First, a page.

By: Charmaine Santos
Libyan militias, tribesmen, and bandits are responsible for the deaths of over 1,000 Italy-bound migrants in the Mediterranean in just the last two weeks. A number of armed groups in Libya are advertising their services of boat transport to people in search for a better life by presenting the economic collapse in Libya as the perfect opportunity to escape conflict and secure safe transport. However, these boats are highly unsafe and these armed groups are setting innocent people afloat on what is known to be the deadliest migrant route in the world.
Tribes often battle for control of profitable routes. U.S. officials state that Tuareg men have kidnapped Europeans, sold them tothe jihadist militia al Qaeda in the Islamic Maghreb, then worked as mediators to ransom them. Mustapha Orghan, an activist that has tracked their operations, say that tribes like the Tuaregs smuggle goods, including African migrants who get sold from one smuggler to another. An African migrant named Ismail has recently attempted to cross the sea three times but could not due to overcrowding and the deterioration of cheap plastic boats. Syrians who aren’t discriminated by Arab smugglers and can often pay more, however, typically cross the sea in wooden boats that are sturdier.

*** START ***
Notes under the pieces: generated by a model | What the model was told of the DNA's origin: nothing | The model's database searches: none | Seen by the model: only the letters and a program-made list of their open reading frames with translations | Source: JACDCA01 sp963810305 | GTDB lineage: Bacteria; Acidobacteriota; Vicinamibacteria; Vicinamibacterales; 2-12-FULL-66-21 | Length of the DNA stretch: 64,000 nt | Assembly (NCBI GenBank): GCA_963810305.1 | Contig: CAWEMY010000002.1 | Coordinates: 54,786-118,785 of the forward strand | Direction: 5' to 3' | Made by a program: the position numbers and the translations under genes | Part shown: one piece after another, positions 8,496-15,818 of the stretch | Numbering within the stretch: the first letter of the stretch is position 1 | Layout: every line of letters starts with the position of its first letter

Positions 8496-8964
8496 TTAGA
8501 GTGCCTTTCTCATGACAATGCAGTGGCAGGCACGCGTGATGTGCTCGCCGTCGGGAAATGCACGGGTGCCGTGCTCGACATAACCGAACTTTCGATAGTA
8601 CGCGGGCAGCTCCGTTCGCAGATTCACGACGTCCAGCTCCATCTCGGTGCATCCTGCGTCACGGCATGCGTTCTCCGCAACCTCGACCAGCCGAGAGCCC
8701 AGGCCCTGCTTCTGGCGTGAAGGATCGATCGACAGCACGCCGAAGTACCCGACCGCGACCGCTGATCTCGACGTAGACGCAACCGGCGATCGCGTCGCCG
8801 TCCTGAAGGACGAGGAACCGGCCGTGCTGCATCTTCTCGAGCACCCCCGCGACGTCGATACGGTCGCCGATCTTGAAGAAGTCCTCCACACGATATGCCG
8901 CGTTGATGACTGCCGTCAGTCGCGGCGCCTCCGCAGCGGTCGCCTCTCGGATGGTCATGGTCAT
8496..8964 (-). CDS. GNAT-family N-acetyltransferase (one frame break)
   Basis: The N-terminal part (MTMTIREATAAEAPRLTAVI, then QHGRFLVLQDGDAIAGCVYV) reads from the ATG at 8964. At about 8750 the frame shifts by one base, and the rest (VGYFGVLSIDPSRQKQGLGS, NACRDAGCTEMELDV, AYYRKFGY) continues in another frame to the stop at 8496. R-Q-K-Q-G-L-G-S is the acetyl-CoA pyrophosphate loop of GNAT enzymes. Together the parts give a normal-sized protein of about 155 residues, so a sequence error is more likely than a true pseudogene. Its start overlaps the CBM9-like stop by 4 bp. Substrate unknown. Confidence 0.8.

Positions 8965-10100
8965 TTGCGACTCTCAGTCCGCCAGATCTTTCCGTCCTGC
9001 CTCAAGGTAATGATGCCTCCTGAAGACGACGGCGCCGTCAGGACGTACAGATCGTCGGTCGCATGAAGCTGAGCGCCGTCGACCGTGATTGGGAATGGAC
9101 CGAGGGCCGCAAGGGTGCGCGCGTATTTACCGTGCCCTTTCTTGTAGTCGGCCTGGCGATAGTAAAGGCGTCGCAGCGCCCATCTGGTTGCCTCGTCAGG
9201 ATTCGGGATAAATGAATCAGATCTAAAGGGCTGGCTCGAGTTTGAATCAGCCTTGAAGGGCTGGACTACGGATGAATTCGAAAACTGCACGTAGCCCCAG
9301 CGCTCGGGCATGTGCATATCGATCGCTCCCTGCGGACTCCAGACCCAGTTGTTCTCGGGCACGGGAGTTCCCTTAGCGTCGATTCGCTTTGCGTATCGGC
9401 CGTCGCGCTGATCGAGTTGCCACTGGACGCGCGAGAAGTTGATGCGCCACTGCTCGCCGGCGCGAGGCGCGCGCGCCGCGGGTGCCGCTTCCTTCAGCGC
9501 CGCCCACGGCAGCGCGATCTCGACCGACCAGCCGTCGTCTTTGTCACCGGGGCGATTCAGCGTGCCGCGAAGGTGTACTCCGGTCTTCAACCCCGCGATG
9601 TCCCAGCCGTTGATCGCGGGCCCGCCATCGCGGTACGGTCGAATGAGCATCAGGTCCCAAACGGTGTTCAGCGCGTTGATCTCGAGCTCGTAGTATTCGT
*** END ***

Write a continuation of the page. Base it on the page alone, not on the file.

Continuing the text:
Despite the arrests of over 1,000 smugglers since the beginning of 2014, officials in Europe and Libya claim that it is difficult to make substantial progress in stopping this brazen business due to the collapse in Libya and the race by militias and tribes to obtain money in order to fuel conflict. Libya, according to Col. Mohamed Dindi of the Libyan Coast Guard, is not the only country with this problem. Sudan, Chad, Greece, as well as Italy also have to deal with risky transport. Migrant aid groups claim that Europe should establish “safe and legal channels” where refugees could request asylum from their home countries in order to discourage migrants from putting their lives in smugglers’ hands.
Charmaine Santos is a sophomore at the University of San Francisco pursuing a Bachelors of Science in Biology as well as minors in Chemistry and Health Studies. She volunteers alongside UCSF medical students at a student-run homeless clinic in San Francisco and is also an active volunteer with Operation Access. Charmaine is also a Social Media Assistant at Cancer InCytes Magazine.
Stevis, Matina. (2015, April 20). “Rich Smuggling Trade Fuels Deadly Migration Across Mediterranean.” Wall Street Journal. Retrieved April 26, 2015 from http://www.wsj.com/articles/rich-smuggling-trade-fuels-deadly-migration-across-mediterranean-1429576356